Finnish presidential election, 1946

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Finnish presidential election, 1946
Finland
1943 ←
9 March 1946
→ 1950

  Juho Kusti Paasikivi.jpg K. J. Ståhlberg.png
Nominee Juho Kusti Paasikivi Kaarlo Juho Ståhlberg
Party National Coalition National Progressive
Electoral vote 159 14

President before election

Carl Gustaf Emil Mannerheim
Independent

Elected President

Juho Kusti Paasikivi
National Coalition

Coat of arms of Finland.svg
This article is part of a series on the
politics and government of
Finland

Indirect presidential elections were held in Finland in 1946. In 1944 the Parliament had passed a law that enabled Carl Gustaf Emil Mannerheim to serve a six-year term.[1] However, he resigned on 4 March 1946, giving as his reason his declining health and his view that the tasks he had been selected to carry out had been accomplished. An election was held in Parliament to appoint his successor. Juho Kusti Paasikivi was elected with 159 of the 200 votes.[1] Mannerheim had suffered from poor health since 1945, and he had vacationed abroad (chiefly in Portugal) from November 1945 to January 1946. He had been concerned about the possibility of being indicted for abusing his office as the Commander-in-Chief of the Finnish army when approving of Finland's participation in the Continuation War (1941–1944) against the Soviet Union, and in an informal military alliance with Germany. He was not indicted, but eight leading wartime Finnish politicians were, and Mannerheim stayed abroad, mainly in Portugal, and on sick leave in the Red Cross's hospital in Helsinki from November 1945 to March 1946, to remain on the political background during the "war guilt" trial. Paasikivi was regarded by many Finnish politicians as the only realistic successor of Mannerheim, given his long diplomatic and foreign policy experience. Because many Karelian refugees would not yet have been able to vote in regular Finnish presidential elections until the autumn of 1946, due to their frequent changes of home town, the Finnish Parliament decided to pass an exceptional law to elect the new President. Former President K.J. Ståhlberg was not an official presidential candidate, but he received 14 sympathy votes in these presidential elections, because a few Finnish parliamentarians respected his preference for regular presidential elections (see, for example, Lauri Haataja, "A Reconstructing Finland" / Jälleenrakentava Suomi, pgs. 746, 748, 754-759, 762-768, in Seppo Zetterberg et al., eds., A Small Giant of the Finnish History / Suomen historian pikkujättiläinen. Helsinki: WSOY, 2003; Pentti Virrankoski, A History of Finland / Suomen historia, volumes 1&2. Helsinki: Finnish Literature Society (Suomalaisen Kirjallisuuden Seura), 2009, pgs. 933-934, 937-939, 941; Sakari Virkkunen, Finland's Presidents II / Suomen presidentit II. Helsinki: Otava Ltd., 1994).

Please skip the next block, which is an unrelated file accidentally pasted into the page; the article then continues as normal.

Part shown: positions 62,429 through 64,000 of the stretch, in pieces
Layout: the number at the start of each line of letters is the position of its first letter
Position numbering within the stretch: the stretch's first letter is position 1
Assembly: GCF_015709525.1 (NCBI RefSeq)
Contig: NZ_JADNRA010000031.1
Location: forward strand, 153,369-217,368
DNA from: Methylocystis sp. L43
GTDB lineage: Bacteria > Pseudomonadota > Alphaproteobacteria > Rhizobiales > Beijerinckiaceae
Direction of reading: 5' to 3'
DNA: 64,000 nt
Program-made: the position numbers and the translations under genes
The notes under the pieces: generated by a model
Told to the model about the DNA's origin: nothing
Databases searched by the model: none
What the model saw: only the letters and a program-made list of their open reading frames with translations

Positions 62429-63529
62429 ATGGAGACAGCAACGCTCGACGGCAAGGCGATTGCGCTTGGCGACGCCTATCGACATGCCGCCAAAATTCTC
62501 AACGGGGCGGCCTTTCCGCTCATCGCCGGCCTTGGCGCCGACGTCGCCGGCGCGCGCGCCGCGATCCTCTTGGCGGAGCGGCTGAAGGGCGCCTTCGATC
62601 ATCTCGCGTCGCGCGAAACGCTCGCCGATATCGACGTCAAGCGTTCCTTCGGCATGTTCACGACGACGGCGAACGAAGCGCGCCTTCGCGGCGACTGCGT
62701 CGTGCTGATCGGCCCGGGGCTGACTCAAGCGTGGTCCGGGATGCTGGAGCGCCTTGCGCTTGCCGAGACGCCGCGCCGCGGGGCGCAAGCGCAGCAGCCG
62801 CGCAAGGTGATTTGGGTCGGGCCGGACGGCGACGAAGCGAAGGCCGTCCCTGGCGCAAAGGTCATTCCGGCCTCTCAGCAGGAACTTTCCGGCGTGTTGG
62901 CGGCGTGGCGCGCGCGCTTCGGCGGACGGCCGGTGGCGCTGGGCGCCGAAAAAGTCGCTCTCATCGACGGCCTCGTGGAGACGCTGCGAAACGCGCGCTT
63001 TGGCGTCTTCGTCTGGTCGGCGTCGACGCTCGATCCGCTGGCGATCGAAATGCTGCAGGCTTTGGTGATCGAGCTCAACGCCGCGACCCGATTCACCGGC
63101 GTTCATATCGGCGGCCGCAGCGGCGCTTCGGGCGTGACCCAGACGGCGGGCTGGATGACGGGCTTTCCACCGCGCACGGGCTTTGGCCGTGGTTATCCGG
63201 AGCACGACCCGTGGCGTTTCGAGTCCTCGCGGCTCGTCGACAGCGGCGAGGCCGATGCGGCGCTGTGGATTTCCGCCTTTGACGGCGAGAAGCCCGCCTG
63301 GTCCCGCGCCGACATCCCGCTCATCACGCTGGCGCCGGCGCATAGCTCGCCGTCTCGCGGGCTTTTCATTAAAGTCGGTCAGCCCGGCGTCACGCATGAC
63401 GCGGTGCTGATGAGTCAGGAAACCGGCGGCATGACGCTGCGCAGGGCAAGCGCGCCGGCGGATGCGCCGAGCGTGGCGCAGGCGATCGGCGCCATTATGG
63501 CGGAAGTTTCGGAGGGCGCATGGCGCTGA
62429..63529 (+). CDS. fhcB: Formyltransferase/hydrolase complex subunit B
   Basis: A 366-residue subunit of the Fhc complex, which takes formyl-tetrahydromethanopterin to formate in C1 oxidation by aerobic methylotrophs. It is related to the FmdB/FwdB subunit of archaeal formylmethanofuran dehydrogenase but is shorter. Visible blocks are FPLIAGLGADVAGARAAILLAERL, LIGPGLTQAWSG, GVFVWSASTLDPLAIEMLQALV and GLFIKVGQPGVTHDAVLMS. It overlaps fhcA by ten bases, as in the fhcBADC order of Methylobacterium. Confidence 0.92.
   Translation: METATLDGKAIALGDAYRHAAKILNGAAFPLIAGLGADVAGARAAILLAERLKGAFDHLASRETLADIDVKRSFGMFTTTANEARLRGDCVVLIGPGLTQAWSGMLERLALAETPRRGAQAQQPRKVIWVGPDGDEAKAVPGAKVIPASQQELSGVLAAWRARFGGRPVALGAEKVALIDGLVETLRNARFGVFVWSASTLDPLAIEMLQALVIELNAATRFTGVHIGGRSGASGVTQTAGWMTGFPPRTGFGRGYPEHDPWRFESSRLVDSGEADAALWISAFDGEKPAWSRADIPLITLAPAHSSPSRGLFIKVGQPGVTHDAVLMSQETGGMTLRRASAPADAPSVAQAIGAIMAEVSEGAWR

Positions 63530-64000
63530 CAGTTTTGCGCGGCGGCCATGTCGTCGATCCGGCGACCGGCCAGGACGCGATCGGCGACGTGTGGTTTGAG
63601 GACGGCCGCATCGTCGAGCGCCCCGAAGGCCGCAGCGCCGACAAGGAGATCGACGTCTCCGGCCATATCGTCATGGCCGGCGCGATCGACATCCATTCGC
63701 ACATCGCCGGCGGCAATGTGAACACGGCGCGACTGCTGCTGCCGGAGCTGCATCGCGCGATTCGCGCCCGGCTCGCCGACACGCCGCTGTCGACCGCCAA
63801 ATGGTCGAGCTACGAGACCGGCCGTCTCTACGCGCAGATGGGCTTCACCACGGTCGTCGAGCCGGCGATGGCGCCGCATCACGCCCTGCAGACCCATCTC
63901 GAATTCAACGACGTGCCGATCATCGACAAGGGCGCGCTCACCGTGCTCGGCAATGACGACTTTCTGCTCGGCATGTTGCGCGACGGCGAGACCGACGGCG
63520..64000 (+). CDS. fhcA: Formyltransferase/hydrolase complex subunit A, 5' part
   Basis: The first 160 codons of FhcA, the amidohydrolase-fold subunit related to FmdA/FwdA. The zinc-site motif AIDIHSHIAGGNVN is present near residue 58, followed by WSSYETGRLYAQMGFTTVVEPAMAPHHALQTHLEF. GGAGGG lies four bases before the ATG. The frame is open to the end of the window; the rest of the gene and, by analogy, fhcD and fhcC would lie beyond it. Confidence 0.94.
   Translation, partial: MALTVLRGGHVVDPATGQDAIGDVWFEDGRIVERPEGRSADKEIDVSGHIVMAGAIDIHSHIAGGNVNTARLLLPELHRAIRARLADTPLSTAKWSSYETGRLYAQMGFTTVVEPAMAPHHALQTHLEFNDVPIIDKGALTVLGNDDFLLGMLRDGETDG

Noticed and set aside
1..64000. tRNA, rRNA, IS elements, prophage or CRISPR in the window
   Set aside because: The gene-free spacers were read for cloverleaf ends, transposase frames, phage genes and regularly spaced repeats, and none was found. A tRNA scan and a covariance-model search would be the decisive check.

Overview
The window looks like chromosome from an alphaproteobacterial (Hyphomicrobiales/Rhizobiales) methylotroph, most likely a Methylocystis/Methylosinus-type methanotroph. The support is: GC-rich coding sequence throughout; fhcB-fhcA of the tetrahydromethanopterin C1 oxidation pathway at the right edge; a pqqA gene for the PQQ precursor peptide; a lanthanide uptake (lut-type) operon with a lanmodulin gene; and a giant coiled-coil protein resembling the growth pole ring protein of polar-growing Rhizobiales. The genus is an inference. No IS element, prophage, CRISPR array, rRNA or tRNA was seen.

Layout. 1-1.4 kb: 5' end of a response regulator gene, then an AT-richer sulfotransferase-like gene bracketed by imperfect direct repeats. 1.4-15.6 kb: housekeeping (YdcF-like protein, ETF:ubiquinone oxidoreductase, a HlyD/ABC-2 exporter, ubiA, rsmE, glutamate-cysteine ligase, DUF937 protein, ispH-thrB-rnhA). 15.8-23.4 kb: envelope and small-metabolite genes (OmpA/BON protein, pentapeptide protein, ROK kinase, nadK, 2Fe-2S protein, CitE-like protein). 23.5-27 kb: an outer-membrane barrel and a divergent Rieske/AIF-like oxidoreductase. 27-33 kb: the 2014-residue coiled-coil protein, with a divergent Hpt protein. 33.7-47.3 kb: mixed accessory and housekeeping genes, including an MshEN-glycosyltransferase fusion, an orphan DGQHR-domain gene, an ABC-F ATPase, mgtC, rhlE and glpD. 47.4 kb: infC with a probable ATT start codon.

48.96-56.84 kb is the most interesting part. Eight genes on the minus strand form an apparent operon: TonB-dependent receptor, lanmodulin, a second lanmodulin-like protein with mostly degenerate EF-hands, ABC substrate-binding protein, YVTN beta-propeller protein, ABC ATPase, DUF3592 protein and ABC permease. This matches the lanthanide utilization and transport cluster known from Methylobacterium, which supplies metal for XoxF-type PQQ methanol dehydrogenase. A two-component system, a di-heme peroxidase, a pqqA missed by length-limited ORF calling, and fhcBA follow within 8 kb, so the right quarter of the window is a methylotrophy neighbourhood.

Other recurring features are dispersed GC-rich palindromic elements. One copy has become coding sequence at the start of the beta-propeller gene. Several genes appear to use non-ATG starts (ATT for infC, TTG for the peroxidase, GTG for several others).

Results[edit]

Candidate Party Votes %
Juho Kusti Paasikivi National Coalition Party 159 79.5
Kaarlo Juho Ståhlberg National Progressive Party 14 7.0
Invalid/blank votes 11 5.5
Absent 16 8.0
Total 200 100
Source: Nohlen & Stöver

References[edit]

  1. ^ a b Nohlen, D & Stöver, P (2010) Elections in Europe: A data handbook, p629 ISBN 978-3-8329-5609-7